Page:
Words I Love: crooked

crooked – adjective

  1. bent, curved, twisted out of shape.
  2. dishonest, illegal

Origins: From the Middle English ‘crook’ (noun a hooked staff belonging to a shepherd or verb to bend), or possibly from the Old Norse krókóttr, which means something along the lines of ‘cunning’.

I’ve mentioned ‘crooked’ a lot in my Words I Love posts and thought I would go with my past-self and make ‘crooked’ my next word. A lot of my associations with this particular word probably come from the crooked man nursery rhyme.

There was a crooked man,
and he walked a crooked mile.
He found a crooked sixpence
upon a crooked stile.
He bought a crooked cat,
which caught a crooked mouse,
and they all lived together
in a little crooked house.

I heard and read it so much as a child that it’s gotten itself stuck in my brain and may never leave. It’s been the starting point for horror films and antagonists in games, and books (I am looking at you, The Book of Lost Things, which is a book everyone should read especially if they love fairy tales) for years, and I completely understand why.

It’s such a wonderful (if creepy) image, a crooked man.

Weirdly, my imaginings don’t give me a one-way ticket to Creepyville Towers; when I see the word ‘crooked’, my mind leaps straight to old and rickety, all twisted limbs and slow walking, it takes me somewhere eccentric rather than somewhere dangerous. Still cunning but not necessarily evil.

Crooked is elderly but still full of wit, where the cunning comes from being underestimated and knowing about it. Crooked brings to mind Baba Yaga, Rumpelstiltskin, Moana’s grandmother (in the most wonderful way possible), Madam Mim (who wasn’t really bad, who I adore). When I am old and decrepit, I hope that I can be one of those crooked little crones that you might find in a fairy tale. Not an evil one, obviously, but the kind that looks like they have a secret (and does indeed have one), and the kind that does inexplicable things for what seems like no reason but actually has a plan.

Crooked brings to mind ramshackle buildings and shanty towns, fairy tale locations, leaning towers and dark woods with twisting branches. Crooked is a little bit magic, a little bit dark, and a little bit whimsical.

Is it any wonder that I love and use it so much?

One phrase we should really stop using

I might be alone in this. I might be the only person who thinks that this phrase is vile but we’re going to discuss it because I have an opinion, and opinions make for good blog posts (make a great post from a neutral standpoint, I challenge you). I don’t know when I started disliking it, but it occurred to me the other day that I definitely do dislike it and it’s actually quite creepy.

The phrase in question goes thus:

“[…] at the tender age of ______”

Everyone has read/heard/said that phrase somewhere. I think the eagle-eyed among you may even be able to find that very phrase somewhere in the recesses of this blog (I would be interested to know if you can, if anyone who isn’t me can be bothered to look – there are a lot of posts…). It looks pretty innocuous. It’s not rude, it’s quite common, what could possibly be wrong with it?

Well, pull up a chair, my curious little friend, for I am going to tell you. (We’re using our English Lit. degree today, pals, buckle up!)

It all has to do with three things: A) who is saying it, B) who they are saying it to, and C) the word ‘tender’, and we are going to discuss these in reverse order (because the rules of chronology are apparently too hard for me).

‘Tender’ isn’t a horrible word, it’s quite a good word. It can mean gentlekind-heartedaffectionate, and I have no doubt that when the phrase first came into fashion it was these definitions that were originally meant but that’s where my first problem arises. There is no gentle age. There is no affectionate age. Either you are affectionate and gentle, or you’re not. It’s not age which determines gentleness but experience, which brings me to my next definition.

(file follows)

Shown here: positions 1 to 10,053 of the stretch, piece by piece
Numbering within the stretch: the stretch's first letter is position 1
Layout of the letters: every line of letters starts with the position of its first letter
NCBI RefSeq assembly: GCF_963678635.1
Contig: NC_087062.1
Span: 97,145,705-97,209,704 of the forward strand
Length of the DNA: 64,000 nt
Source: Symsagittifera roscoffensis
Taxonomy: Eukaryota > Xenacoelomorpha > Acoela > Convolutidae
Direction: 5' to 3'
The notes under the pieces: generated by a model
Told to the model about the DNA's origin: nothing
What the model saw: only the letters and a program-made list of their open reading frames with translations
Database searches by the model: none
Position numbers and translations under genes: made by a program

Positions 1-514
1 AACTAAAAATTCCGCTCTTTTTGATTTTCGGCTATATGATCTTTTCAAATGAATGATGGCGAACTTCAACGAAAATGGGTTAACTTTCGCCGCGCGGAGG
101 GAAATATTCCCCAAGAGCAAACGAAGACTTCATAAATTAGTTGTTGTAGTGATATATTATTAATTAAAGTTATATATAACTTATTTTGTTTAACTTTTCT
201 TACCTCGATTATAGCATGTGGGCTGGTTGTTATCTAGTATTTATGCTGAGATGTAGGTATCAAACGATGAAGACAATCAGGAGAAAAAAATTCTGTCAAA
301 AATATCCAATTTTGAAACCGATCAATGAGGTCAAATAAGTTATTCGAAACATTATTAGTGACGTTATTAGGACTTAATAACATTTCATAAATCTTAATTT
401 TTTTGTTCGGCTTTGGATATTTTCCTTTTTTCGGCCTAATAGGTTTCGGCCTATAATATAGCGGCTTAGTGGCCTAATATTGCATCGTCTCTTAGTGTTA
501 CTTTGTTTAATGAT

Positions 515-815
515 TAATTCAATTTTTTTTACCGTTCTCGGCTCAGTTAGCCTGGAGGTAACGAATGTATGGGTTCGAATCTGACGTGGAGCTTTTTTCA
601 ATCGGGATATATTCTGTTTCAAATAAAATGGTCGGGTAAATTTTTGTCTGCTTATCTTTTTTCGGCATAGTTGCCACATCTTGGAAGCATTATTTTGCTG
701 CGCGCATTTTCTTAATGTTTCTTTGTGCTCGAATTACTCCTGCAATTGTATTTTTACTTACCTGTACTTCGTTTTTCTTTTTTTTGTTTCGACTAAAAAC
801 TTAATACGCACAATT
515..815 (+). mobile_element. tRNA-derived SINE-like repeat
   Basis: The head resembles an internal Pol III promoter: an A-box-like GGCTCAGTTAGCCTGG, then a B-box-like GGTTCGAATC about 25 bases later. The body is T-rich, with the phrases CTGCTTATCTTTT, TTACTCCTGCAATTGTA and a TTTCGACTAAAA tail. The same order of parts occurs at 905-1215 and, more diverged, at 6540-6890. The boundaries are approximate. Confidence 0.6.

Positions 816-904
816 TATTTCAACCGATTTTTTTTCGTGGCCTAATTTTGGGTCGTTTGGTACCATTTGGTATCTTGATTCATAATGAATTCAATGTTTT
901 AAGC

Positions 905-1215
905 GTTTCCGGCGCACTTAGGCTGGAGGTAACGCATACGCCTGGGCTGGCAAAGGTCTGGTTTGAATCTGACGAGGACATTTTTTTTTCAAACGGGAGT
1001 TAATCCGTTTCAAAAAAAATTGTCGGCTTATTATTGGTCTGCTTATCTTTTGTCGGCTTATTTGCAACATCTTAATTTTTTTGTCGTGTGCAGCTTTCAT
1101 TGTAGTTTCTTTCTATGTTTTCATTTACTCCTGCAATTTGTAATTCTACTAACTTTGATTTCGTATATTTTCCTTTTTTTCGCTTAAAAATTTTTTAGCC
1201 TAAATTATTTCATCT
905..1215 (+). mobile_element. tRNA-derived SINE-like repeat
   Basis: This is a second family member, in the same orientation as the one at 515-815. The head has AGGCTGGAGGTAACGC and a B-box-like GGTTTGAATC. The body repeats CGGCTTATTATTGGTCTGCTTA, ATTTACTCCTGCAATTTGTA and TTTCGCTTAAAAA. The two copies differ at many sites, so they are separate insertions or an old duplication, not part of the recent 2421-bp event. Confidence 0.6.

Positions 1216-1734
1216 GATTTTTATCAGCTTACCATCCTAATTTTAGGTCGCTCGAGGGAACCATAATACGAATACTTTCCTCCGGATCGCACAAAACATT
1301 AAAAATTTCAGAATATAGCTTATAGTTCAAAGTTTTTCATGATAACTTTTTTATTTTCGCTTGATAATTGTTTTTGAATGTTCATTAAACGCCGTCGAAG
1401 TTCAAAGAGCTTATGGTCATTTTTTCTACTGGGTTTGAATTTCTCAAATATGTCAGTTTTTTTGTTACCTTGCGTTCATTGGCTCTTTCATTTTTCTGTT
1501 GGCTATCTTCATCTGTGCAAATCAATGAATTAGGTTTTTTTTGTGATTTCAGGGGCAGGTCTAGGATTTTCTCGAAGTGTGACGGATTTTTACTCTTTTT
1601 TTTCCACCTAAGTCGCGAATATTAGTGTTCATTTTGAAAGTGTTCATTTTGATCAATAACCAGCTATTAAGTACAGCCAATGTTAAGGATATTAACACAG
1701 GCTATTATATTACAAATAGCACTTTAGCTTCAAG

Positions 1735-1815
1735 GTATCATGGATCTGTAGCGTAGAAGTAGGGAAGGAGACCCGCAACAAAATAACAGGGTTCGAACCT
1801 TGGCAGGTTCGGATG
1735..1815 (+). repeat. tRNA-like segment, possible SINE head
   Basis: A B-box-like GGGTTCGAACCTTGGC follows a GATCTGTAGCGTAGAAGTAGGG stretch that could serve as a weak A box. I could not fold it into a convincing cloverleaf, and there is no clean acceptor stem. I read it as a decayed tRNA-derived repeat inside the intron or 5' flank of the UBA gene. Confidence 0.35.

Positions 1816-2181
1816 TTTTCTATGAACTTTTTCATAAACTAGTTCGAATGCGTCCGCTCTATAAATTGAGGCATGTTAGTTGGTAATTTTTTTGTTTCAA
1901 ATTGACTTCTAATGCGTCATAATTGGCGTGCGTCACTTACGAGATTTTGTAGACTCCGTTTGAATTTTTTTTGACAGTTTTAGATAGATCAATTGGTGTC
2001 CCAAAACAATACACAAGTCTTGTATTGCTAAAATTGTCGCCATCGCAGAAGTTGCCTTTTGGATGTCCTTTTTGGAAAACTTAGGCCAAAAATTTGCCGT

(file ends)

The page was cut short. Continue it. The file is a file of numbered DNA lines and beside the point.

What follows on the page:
‘Tender’ can be taken to mean inexperienced. Sure, you can be waxing about how you, at the tender age of five and three quarters were unaware of the trials and foibles you would be put through in your teens, and that is your right, but what about when someone else says it about you? I’m getting ahead of myself. One point at a time, Elou. I suppose I can accept the phrase when it is used in this way. You talking about your inexperienced self. That’s okay. That’ll get a pass.

But let’s look a bit more at ‘tender’. ‘Tender’ is sensitive to pain, ‘tender’ is vulnerable, ‘tender’ is easy to cut or chew. ‘Tender’ is delicious. How many times have you, when asked how the meat you are eating is have praised it as so tender? I have, many times. Now think of talking about a child at a tender age. Shudder.

On to point B. If you’re using the phrase you’re either talking about a child or someone who was a child at the time you are referring to, or you are probably ironically referring to yourself being at a tender age even though you are 32. Again, if you’re talking about yourself, fine. Go ahead, say what you will, enjoy yourself. But saying it about a child, or adolescent is still a bit creepy.

Think about it, you’re pointing out their inexperience, their vulnerability, you are bringing into focus the fact that they are weak and you, in comparison, are strong. The speaker gives themselves the power, which brings me swiftly to point A: who is saying it.

Imagine a professor or teacher, haughty, a middling age, let’s say 40-50. He has a slight paunch and a habit of talking down to people. Now, imagine him talking about a young girl at the tender age of eight.

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Tell me that isn’t creepy?

Take into account who he could be talking to, a colleague of equal age? A parent? The child herself? None of these options feel good to me.

Am I the only one who feels this way? Am I just blowing it out of proportion and taking an innocent phrase to a darker place, a place where it has no business being? You decide. Answers on a postcard. Or, you know, in the comments.

Words I Love: phillumenist

phillumenist – noun

  1. a person who engages in phillumeny; a person who collects match-related items, like matchbox labels, matchboxes, matchbooks, or matchbook covers.

Origins: from the Greek phil- meaning loving and the Latin ‘lumen’ meaning light, the term has only been in existence since 1943 by Marjorie S. Evans, a British collector.